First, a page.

The lives of white supremacist skinheads is a subject that has often been documented on film, but Skin, a combination of revelation and horror that premiered a year ago at the Toronto International Film Festival and is now finally opening commercially in the U.S., shows what happens when an American fascist covered with tattooed symbols of racism, violence and hate decides to go straight. First, he’s got to burn off most of his body with a human soldering iron. The result is nearly two hours of torture that are not easy to take.
Written and directed by Israeli filmmaker Guy Nattiv, this is the true story of Bryon “Babs” Widner, once a dedicated white supremacist (played with unflinching honesty and valor by the terrific Jamie Bell) who saw the errors of his path through life and spent two years undergoing grim and agonizing surgeries, determined to change. After a painful childhood dodging bottles thrown by the despicable drunken racist parents (Vera Farmiga and Bill Camp), Babs grew up on the streets, drifted into the clutches of a covert gang of thugs called the Vinlanders Social Club, and began drilling permanent ink sketches of hate into his his head, face, thighs and privates from the age of 14.
Booed in the streets, spit upon and beaten to a bloody pulp by enraged protest groups, he finally began to realize what a disaster he had made of his life after falling for a single mother with three children (Danielle Macdonald) who compelled him to repent. But the long and difficult process of removing the images of ugliness and evil that covered his body is unbearable to all observers—including the audience.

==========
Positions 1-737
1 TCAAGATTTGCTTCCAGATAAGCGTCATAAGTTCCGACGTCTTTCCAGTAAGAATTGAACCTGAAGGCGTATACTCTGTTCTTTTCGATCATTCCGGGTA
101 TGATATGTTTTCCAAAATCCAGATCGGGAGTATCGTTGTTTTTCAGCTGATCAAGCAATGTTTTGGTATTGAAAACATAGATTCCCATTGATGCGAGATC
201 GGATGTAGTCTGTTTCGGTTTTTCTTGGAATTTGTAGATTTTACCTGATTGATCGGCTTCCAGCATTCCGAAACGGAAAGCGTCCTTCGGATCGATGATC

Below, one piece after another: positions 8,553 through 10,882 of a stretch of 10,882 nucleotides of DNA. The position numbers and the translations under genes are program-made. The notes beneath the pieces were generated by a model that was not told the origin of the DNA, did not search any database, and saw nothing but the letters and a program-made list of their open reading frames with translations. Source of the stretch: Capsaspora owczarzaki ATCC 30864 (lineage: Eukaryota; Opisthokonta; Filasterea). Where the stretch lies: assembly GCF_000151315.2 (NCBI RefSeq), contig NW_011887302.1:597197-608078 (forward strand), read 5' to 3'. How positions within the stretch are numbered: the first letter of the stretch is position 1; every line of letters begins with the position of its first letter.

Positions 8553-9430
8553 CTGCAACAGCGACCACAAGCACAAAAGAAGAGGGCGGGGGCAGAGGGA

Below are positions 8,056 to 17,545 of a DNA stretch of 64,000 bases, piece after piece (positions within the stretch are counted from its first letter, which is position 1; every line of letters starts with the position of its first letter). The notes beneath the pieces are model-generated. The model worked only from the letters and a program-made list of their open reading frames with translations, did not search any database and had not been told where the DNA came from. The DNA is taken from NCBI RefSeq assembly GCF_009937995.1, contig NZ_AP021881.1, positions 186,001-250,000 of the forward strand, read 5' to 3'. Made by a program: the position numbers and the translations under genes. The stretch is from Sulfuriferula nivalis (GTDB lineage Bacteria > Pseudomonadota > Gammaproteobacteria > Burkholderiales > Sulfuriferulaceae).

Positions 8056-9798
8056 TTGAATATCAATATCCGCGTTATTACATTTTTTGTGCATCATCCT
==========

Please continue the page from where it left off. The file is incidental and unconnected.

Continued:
The movie consists of scene after scene of burning flesh made durable only through the star’s intensity. It’s hard to believe this racist lunatic is played by the same Jamie Bell who played the charming dancer in the title role of Billy Elliot, but anyone who saw him as the young lover of film star Gloria Grahame (played by Annette Bening) in the underrated Film Stars Don’t Die in Liverpool can already attest to his growing stature as an actor of range and maturity. Nothing to date, however, has presented a challenge this enormous.
Skin shows how racist groups recruit new members, turn them into social pariahs, and train them to incite fear through violence and crime. It also shows the excruciating pain they are forced to endure when they seek atonement. The tedious narrative is divided into sections (“Day 145: Forehead Removal 19”) designed to shock the viewer back to reality.
Skin is also about the harrowing pitfalls anyone goes through if they try to exit the white power movement. Widner managed to beat the odds and leave the cult after years of hell. He is currently getting a degree in criminal psychology and lectures around the country about tolerance and inclusion. The film of his story is uneven, but if you have a strong stomach it is well worth seeing for the lessons it teaches about the value of survival in the pursuit of redemption.